Why 'one nation indivisible, with freedom
and justice for all' -and- 'Life, Liberty, and
the Pursuit of Happiness'...
(Top Posts - Social/Legal - 072702)

... are ideals worthy of our national pledge, our national
motto, and the esteem of Americans:

... As for the pledge (currently to "one nation under God")
and the national motto (currently "In God We Trust") and
what almost all Americans aspire to, it would behoove us to
unite under areas of agreement, as citizens of a free country,
in my opinion, and having a pledge and national motto and
national currency that all (hard to do, but almost all should
be doable) agree to, inoffensive to all (hard to do, but almost
all should be doable), respectful of the tenets of freedom and
liberty and our Bill of Rights, would be ideal.

To the statement made by some that "one nation under God"
is of no harm to non-believers (and the statement made by
others that the court case filed by Michael Newdow was
inappropriate, un-American, and unimportant)
, I reply as
follows:

The pledge is a public pronouncement of a set of principles,
including our nation associated with being under God, as in
God being above our nation, said concept being biblical in
origins, religious in nature, and calling on children to devote
their hearts, minds, and respect to those concepts, while
associating those concepts with unity, liberty, justice, patri-
otism, and marginalizing/excluding/setting apart those Amer-
icans who do not believe in God -or- who believe in any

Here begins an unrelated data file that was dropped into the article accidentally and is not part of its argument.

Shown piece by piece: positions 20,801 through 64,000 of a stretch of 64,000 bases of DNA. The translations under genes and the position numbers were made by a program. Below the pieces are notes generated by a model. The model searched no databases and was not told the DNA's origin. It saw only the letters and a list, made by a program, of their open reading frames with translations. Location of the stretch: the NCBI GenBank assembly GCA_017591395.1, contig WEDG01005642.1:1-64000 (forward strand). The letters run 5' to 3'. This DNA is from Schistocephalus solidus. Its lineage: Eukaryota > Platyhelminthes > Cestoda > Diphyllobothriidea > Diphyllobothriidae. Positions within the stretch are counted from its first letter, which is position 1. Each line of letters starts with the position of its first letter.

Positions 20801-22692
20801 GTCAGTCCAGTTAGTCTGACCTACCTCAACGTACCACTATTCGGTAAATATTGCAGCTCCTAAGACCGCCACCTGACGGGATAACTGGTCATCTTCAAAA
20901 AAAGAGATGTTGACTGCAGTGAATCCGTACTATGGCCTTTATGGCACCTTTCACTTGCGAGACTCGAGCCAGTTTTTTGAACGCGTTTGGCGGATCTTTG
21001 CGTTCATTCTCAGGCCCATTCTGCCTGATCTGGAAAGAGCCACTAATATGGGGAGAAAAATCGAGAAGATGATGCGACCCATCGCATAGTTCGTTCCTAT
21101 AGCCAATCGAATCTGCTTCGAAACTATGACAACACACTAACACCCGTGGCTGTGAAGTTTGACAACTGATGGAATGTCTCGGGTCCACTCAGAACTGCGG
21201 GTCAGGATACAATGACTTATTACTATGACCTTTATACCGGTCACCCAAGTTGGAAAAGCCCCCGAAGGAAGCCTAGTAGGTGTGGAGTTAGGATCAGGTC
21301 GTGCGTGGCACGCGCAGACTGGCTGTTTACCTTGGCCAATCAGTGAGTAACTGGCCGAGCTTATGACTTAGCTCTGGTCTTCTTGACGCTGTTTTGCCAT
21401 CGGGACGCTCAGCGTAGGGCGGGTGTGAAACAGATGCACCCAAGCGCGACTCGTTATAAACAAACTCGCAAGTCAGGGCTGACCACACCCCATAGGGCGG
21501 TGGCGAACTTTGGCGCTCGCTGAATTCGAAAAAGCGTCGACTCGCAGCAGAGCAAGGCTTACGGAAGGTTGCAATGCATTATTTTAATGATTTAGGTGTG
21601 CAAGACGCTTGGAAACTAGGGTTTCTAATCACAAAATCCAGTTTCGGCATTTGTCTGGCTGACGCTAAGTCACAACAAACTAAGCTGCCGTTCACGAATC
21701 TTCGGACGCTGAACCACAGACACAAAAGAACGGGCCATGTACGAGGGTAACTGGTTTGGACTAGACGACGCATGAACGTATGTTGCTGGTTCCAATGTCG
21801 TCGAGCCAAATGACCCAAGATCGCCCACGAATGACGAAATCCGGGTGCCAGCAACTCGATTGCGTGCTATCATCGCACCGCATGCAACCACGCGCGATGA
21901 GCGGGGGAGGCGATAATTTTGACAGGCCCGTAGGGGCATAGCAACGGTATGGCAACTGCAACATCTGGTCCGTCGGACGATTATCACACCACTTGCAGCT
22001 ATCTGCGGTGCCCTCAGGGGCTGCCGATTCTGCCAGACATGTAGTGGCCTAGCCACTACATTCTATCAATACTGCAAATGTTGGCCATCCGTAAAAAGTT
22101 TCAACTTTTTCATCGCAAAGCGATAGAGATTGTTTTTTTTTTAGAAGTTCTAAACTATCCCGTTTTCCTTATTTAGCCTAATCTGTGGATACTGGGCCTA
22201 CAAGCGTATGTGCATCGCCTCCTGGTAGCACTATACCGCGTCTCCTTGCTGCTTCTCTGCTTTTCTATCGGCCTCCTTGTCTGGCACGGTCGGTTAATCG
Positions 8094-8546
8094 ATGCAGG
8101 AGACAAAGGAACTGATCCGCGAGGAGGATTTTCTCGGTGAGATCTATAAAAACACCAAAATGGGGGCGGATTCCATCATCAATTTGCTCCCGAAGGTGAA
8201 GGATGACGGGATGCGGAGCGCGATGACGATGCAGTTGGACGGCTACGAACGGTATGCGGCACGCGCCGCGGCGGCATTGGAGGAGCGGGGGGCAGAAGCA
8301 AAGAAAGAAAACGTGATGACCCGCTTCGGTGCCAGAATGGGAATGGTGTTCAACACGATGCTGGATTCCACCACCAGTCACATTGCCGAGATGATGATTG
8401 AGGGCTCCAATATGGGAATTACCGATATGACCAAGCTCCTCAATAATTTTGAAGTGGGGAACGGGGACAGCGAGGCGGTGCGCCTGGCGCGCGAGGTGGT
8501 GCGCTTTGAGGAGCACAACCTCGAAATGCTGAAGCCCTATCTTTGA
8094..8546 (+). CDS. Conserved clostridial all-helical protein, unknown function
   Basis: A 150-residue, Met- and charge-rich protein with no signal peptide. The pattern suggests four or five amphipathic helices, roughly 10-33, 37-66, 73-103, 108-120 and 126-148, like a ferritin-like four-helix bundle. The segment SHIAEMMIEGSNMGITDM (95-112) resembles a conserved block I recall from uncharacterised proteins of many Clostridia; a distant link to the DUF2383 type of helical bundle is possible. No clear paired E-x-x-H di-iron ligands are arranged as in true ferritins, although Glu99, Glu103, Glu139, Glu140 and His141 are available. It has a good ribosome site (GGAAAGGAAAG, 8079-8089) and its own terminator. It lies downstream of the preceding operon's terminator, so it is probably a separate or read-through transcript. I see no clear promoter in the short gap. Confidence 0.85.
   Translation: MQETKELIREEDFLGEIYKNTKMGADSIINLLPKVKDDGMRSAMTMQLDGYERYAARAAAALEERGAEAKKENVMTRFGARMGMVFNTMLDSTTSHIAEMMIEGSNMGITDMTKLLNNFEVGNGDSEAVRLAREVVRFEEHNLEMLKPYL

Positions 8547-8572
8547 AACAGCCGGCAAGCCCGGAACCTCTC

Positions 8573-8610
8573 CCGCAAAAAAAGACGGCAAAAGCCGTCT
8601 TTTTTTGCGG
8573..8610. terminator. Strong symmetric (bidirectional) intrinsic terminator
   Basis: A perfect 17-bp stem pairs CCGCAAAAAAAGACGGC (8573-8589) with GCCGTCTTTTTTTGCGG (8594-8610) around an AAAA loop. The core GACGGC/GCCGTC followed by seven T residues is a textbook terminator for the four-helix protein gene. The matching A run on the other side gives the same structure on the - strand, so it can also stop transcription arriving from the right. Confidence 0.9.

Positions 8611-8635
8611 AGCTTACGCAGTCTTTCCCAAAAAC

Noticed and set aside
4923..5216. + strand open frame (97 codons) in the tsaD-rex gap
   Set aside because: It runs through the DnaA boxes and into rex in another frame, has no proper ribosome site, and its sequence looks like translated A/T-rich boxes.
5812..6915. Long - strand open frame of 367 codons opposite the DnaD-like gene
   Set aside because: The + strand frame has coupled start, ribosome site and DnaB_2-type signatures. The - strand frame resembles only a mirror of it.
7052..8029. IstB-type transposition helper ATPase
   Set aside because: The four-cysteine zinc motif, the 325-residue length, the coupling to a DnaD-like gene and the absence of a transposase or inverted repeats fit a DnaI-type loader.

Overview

supernaturalistic adventure apart from the monotheistic God
one.

Divisive, say those of distance from faith, as God is the anti-
thesis of unity, liberty, justice, and patriotism for Americans
who have found monotheism lacking in respect for human
rights and for our one and only sure chance at existence.

God is not an American. God belief is not consistent with
the veritable and honorable principles by which humankind
should live, say about 33 million Americans.

"one nation" - cool, very unifying, very inclusive ...

"one nation under God" - uncool, very divisive ...

If this is one nation for all, then disbelieving Americans
are part of the mix, and should never be marginalized /
excluded in deference to religion, when it comes to govern-
ment laws, as clearly iterated in the 1st amendment of the
Bill of Rights.

Non-religious persons have been spending a great deal of
effort to detail the harm to persons uninformed or misin-
formed regarding such matters, the insult to our integrity
and patriotism, the divisive nature of the phrase in a country
which is a "melting pot" of diverse ethnicities / faiths / back-
grounds / distances from faiths, a pluralistic nation founded
on the principles of secular government with our legislative
body making no laws respecting an establishment of religion.

From another post, background on why it's uncool to im-
pose "one nation under God" upon disbelievers ... noting
that believers can believe in anything to their heart's content,
it's just downright un-American, rude, and insulting to impose